Ken Leighton 2:48 p.m., Aug. 20
Lawsuit coming over City Attorney's refusal to release complete record of Filner and Jones exchange
City Attorney says closed session transcripts may not be released without city council authority. That begs the question: Did the City Council vote to release those transcripts to the press on June 20?
It took the City Attorney less than two days to give the press carefully redacted notes from the closed-session meeting where Mayor Bob Filner booted Deputy City Attorney Andrew Jones for disrupting the meeting.
Nearly two weeks later, Goldsmith is refusing to release the entire exchange between Jones and Filner as well as the comments made by councilmembers who were present at the time.
On June 28, Deputy City Attorney Ray Palmucci informed attorney Cory Briggs that the complete record of the exchange will not be released. "Under the Brown Act, confidential information from a closed session [meeting]...may not be disclosed to a person not entitled to receive it, unless the legislative body authorizes disclosure of the that confidential information. Thus, no further disclosable public documents exist."
Goldsmith may now have to defend his decision in court. Briggs says he plans to file a lawsuit against San Diego's top attorney for violating the Brown Act.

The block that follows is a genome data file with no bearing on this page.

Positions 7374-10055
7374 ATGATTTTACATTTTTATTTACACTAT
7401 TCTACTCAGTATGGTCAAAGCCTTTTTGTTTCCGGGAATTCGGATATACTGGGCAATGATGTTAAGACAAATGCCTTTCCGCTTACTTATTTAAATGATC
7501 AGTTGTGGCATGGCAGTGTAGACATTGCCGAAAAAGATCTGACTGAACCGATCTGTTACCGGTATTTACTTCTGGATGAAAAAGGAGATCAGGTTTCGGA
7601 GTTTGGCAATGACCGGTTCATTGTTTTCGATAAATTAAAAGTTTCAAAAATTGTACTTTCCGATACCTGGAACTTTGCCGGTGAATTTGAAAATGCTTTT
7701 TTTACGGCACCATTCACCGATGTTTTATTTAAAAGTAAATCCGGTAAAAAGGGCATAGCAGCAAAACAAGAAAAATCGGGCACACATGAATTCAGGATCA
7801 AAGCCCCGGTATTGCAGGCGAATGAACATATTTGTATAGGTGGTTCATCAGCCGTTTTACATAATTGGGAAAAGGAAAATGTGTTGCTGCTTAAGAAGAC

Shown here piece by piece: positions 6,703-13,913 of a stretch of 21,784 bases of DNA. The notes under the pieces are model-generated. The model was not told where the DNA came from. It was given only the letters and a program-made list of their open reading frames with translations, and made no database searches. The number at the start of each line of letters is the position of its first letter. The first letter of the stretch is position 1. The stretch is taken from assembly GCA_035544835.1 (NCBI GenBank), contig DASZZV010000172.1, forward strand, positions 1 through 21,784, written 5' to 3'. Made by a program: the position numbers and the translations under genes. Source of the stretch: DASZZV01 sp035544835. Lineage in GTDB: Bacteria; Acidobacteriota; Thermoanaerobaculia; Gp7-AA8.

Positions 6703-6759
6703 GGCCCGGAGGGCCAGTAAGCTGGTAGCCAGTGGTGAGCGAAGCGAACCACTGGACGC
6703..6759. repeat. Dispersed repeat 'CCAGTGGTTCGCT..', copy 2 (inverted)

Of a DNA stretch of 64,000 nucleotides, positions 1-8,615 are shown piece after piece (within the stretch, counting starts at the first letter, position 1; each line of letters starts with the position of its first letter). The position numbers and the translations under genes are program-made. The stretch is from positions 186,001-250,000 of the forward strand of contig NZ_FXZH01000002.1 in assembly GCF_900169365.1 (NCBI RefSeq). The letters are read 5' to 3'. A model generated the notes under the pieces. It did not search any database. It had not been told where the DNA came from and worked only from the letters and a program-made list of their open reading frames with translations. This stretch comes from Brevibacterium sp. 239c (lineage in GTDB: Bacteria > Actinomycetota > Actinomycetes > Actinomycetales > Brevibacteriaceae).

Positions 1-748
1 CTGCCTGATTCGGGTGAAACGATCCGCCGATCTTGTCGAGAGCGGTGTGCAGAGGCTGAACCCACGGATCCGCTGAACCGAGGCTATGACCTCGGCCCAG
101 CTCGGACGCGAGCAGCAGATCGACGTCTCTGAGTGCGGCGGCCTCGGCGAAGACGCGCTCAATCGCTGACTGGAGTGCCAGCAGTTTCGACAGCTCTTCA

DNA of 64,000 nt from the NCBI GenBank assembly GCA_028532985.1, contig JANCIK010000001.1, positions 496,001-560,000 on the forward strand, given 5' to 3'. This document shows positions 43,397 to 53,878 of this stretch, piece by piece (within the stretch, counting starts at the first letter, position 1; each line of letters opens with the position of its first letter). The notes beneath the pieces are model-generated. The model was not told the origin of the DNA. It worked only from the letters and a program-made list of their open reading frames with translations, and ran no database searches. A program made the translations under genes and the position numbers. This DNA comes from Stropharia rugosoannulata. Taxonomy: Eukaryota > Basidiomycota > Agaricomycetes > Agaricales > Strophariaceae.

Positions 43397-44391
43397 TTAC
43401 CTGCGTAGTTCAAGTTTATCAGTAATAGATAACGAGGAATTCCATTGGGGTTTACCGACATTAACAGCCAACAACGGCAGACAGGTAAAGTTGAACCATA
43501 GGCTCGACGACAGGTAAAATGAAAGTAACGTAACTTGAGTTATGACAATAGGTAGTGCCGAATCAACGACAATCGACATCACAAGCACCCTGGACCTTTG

"The city attorney's amateurish response will not stand in court," wrote Briggs in a July 1 email.
"Anyone who reads the Brown Act can see that it does not "authorize" closed-session political pissing matches. Even if the pissing match between Filner and Jones was "authorized" for closed session, it would have been illegal to release any portion of the transcript. So either the unredacted transcript should be released, or the city attorney should be prosecuted for the crime he committed when he released the redacted transcript to the press."
The inevitable court battle over the un-redacted transcripts might be a hard fight for Goldsmith. In 2005, in the case of County of Los Angeles v. Superior Court (Union of American Physicians and Dentists) (2005)130 Cal.App.4th 1099 , 30 Cal.Rptr.3d 708, the court ruled that "the law makes all of the minutes from a closed meeting privileged. If, indeed, portions of a closed meeting were improperly closed, then it seems to me that minutes dealing with those aspects are not protected under that and should be disclosed."
The transcripts from the June 18 meeting, given to 10News on June 20, drew wide media coverage and was used as ammo by some Filner critics (read: UT San Diego's editorial staff) to label him a "bully."
And now, to compound the issue, Goldsmith has announced that he will be suspending closed-session meetings until Mayor Filner promises to behave and not harass his attorneys.
Goldsmith's announcement coupled with his refusal to provide the full transcript from the June 18 exchange rounds out a rough week for the City Attorney.
Goldsmith made national headlines this week for his, rather his office's, decision to prosecute a man for writing anti-big bank messages in chalk on the public sidewalks.
One prominent and popular political website, Daily Kos, went so far as to use this headline when announcing the jury's decision to acquit the man on all thirteen charges.
To make matters worse for Goldsmith there is now a "Recall Jan Goldsmith" Facebook Page. So far, the page has 276 likes.
I too am awaiting to hear back on a Public Records Request for the unedited exchange from the closed session meeting as well as the request from 10News for the transcripts. In addition, I am waiting to hear back from Council President Todd Gloria as to whether he and other councilmembers agreed to release the transcripts to the press.